What did his children make of his behavior? When his son Cham and grandson Canaan see him rolling about naked in his tent, they appear to laugh and make fun of him. In contrast, his 2 other sons—Sheym and Yefet—modestly take a garment, walk backwards to cover their father so that they not look upon him and shame him. Rabbi Avi Weiss (Shabbat Forshpeis 10/23/98) suggests that Noah’s children present us with 2 different responses of what to do when someone close to you disappoints you. Reflecting on the great philosopher Saadia Gaon, he suggests that:

When a friend disappoints us—and there is no friendship without disappointment—we can opt to allow that particular feeling to destroy the larger relationship [like Cham and Canaan]. Or we can bracket the falling out and try to learn from it. But even if the issue which causes the tension is not resolved, we have it within our power to take into account that person’s goodness and move on with the friendship [like Sheym and Yefet].


After providing heroically for his family in building this massive ark which took so many years and keeping it afloat for the entire year of the flood, Noah fails—he gets drunk. The reaction of his son Cham and grandson Canaan was to allow this mistake to destroy their entire relationship with their father and grandfather. How many of us take that approach when someone we care about disappoints us? Do we cut them off and sever the relationship?


Better to follow Noah’s other sons Sheym and Yefet. Yes their father had become drunk. But they didn’t allow this one disappointment in their father to erase all he had done for them in providing for them, protecting them and loving them over all the years. So they covered up his nakedness, and in doing so they isolated this wrong, learned from it—even as they continued to love and respect their father.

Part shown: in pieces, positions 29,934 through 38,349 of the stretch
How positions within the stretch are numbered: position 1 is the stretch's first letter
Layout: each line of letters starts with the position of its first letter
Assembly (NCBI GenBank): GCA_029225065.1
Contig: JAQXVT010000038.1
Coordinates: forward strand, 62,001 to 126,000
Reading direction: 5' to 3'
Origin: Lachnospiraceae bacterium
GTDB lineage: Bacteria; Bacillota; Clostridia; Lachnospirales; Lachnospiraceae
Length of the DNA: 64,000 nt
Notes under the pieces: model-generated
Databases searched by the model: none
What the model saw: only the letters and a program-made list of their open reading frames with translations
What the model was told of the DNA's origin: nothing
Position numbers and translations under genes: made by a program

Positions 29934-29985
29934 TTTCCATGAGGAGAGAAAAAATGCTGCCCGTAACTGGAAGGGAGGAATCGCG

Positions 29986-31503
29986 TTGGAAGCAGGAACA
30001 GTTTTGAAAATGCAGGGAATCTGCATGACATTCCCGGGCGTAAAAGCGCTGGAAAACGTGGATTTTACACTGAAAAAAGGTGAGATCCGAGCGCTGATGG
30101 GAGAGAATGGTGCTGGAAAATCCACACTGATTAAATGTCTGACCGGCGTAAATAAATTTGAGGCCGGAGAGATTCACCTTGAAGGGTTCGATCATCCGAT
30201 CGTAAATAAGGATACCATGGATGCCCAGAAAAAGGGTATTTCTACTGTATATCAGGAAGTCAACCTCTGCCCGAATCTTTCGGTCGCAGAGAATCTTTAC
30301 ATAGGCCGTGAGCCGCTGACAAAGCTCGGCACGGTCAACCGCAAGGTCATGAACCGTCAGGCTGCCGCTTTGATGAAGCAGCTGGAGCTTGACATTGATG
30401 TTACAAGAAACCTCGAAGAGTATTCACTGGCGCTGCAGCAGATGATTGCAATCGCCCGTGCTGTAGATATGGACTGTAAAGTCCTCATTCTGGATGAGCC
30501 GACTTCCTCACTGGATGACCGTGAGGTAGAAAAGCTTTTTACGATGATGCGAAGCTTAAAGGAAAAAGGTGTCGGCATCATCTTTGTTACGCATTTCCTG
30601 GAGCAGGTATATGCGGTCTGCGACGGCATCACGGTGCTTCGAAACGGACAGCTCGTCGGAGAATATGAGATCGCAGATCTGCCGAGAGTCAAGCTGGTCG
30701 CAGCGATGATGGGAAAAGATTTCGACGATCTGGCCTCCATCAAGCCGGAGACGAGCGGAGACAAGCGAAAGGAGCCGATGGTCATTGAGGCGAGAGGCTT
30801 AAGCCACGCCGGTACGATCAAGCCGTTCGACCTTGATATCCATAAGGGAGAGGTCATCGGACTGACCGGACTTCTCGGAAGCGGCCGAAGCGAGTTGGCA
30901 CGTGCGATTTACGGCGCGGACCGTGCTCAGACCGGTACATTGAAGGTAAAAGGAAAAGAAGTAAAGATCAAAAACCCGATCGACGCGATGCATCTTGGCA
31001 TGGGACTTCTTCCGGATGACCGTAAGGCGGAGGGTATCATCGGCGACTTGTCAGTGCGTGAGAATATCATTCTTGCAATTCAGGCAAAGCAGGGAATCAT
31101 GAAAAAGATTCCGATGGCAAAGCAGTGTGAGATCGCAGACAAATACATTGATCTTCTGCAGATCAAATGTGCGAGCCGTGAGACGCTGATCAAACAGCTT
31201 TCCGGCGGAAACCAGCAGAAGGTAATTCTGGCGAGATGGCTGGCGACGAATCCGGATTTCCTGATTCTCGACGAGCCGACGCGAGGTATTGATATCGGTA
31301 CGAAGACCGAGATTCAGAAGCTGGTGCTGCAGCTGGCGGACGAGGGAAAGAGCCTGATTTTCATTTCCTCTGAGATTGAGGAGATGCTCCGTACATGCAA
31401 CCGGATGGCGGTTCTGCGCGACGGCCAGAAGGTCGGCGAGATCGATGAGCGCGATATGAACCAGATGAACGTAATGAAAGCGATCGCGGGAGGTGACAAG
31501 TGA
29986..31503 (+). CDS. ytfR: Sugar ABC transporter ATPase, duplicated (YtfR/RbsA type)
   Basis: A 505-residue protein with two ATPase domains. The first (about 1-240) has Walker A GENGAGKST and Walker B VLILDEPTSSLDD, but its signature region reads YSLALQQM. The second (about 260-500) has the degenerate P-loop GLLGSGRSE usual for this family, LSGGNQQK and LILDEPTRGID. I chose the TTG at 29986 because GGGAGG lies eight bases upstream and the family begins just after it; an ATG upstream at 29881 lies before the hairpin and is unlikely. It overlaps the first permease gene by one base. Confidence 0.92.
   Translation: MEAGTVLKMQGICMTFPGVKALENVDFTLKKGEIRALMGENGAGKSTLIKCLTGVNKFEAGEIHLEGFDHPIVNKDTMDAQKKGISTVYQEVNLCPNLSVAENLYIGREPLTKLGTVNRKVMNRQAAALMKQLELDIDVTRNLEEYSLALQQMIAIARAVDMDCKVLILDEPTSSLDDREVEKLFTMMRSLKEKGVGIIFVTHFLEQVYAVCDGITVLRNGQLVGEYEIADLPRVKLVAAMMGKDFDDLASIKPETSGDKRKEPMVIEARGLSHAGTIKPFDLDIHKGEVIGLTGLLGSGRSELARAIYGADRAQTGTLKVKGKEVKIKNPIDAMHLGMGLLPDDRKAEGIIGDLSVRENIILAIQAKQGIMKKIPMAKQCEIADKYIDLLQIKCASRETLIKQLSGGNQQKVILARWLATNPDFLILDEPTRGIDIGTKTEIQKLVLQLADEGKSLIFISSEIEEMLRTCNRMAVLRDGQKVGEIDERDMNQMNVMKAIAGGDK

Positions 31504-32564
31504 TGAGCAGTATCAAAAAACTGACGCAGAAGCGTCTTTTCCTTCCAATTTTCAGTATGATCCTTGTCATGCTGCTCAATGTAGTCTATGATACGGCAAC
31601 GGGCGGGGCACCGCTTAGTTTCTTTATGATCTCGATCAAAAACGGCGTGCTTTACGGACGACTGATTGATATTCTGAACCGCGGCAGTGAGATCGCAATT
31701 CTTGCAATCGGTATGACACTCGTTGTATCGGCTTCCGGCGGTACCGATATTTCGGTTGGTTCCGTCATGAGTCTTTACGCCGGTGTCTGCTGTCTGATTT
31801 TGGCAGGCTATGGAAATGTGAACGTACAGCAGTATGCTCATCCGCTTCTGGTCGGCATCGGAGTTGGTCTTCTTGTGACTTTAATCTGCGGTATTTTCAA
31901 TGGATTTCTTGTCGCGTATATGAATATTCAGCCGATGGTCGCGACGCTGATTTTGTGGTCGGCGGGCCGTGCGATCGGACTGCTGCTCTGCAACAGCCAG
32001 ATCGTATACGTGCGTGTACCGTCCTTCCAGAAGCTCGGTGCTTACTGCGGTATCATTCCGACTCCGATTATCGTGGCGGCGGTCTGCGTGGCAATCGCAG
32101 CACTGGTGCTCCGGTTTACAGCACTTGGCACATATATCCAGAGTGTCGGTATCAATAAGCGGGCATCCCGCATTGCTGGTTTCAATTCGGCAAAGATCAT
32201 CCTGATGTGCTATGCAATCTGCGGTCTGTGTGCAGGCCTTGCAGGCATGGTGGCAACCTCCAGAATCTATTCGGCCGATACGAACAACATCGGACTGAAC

None of us are perfect. As we tolerate our own failings, so must we tolerate the failings of others. Surprisingly, one of the words for beloved in Hebrew is reya, which contains the word ra (bad or evil). The test of a relationship is what happens when a disappointment sets in, when someone does something ra, something bad. Can we remain reyim, loved ones and not forget all the good our beloved has done?


Sheym and Yefet teach that in a genuine and deep relationship, one doesn’t allow a falling out to destroy the love that exists and they take their cue from Gd.


Gd experiences profound disappointment from the time He creates the world until the end of today’s Torah portion where mankind tries to conquer the Heavens by building the Tower of Babel. Gd knows there’s one thing He cannot control—mankind, because man was made in the image of Gd and has free choice. What emerges as most powerful in all these stories of Gd’s disappointments is—surprisingly—Gd’s love. Gd chooses to have a relationship with us despite the fact that we disappoint Him over and over again. He makes adjustments and moves on—trying yet another way to make the relationship work. It didn’t work with Adam and his children, so He tried with Noah and his children. When that didn’t work Gd tries again with Abraham and his descendants. Gd doesn’t forget the good and chooses to try again and again to find a way to make His relationship with human beings work. That’s a profound model for us all.


The lesson for us this week—when America will elect a new president on Tuesday—is that we must make the best choice possible, even when we are so disappointed in our choices because neither choice is appealing. I know you’re fed up by all the negative campaigning to which you have been exposed…and profoundly disappointed in the behavior of our candidates. But making no choice is also a choice. So I’m calling on every one of us to vote this week. I believe that it is our sacred obligation as Americans and as Jews. Besides, if you don’t choose, you give up the right to complain. Amen!


                                                Rabbi Mark Hillel Kunis